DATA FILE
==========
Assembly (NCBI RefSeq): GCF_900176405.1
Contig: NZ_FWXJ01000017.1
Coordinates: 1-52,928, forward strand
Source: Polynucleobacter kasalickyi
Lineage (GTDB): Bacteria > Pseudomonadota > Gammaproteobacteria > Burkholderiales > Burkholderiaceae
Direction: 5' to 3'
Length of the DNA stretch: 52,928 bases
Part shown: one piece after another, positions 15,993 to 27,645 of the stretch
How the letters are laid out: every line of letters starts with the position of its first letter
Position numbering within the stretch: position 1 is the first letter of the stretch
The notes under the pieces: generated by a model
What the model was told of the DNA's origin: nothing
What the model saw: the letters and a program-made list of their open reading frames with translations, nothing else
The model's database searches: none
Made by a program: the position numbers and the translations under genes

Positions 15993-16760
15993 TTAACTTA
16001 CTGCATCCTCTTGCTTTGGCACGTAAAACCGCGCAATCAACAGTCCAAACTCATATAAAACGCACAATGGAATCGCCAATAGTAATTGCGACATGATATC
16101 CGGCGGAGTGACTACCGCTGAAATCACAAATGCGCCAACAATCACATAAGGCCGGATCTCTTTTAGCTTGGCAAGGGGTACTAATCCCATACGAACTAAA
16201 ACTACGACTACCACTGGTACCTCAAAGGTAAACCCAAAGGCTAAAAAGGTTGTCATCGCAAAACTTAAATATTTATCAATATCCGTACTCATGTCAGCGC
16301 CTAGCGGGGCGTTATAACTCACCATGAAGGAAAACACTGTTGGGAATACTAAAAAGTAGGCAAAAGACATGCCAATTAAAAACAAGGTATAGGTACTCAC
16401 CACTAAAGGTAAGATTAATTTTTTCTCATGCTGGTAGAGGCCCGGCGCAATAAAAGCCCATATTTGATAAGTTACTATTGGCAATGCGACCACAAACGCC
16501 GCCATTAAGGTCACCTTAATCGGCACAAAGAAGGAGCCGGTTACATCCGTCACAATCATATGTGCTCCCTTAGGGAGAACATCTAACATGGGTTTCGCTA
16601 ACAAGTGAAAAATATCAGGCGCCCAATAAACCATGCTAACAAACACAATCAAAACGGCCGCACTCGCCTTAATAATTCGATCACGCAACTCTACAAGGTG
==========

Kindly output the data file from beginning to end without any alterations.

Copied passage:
Assembly (NCBI RefSeq): GCF_900176405.1
Contig: NZ_FWXJ01000017.1
Coordinates: 1-52,928, forward strand
Source: Polynucleobacter kasalickyi
Lineage (GTDB): Bacteria > Pseudomonadota > Gammaproteobacteria > Burkholderiales > Burkholderiaceae
Direction: 5' to 3'
Length of the DNA stretch: 52,928 bases
Part shown: one piece after another, positions 15,993 to 27,645 of the stretch
How the letters are laid out: every line of letters starts with the position of its first letter
Position numbering within the stretch: position 1 is the first letter of the stretch
The notes under the pieces: generated by a model
What the model was told of the DNA's origin: nothing
What the model saw: the letters and a program-made list of their open reading frames with translations, nothing else
The model's database searches: none
Made by a program: the position numbers and the translations under genes

Positions 15993-16760
15993 TTAACTTA
16001 CTGCATCCTCTTGCTTTGGCACGTAAAACCGCGCAATCAACAGTCCAAACTCATATAAAACGCACAATGGAATCGCCAATAGTAATTGCGACATGATATC
16101 CGGCGGAGTGACTACCGCTGAAATCACAAATGCGCCAACAATCACATAAGGCCGGATCTCTTTTAGCTTGGCAAGGGGTACTAATCCCATACGAACTAAA
16201 ACTACGACTACCACTGGTACCTCAAAGGTAAACCCAAAGGCTAAAAAGGTTGTCATCGCAAAACTTAAATATTTATCAATATCCGTACTCATGTCAGCGC
16301 CTAGCGGGGCGTTATAACTCACCATGAAGGAAAACACTGTTGGGAATACTAAAAAGTAGGCAAAAGACATGCCAATTAAAAACAAGGTATAGGTACTCAC
16401 CACTAAAGGTAAGATTAATTTTTTCTCATGCTGGTAGAGGCCCGGCGCAATAAAAGCCCATATTTGATAAGTTACTATTGGCAATGCGACCACAAACGCC
16501 GCCATTAAGGTCACCTTAATCGGCACAAAGAAGGAGCCGGTTACATCCGTCACAATCATATGTGCTCCCTTAGGGAGAACATCTAACATGGGTTTCGCTA
16601 ACAAGTGAAAAATATCAGGCGCCCAATAAACCATGCTAACAAACACAATCAAAACGGCCGCACTCGCCTTAATAATTCGATCACGCAACTCTACAAGGTG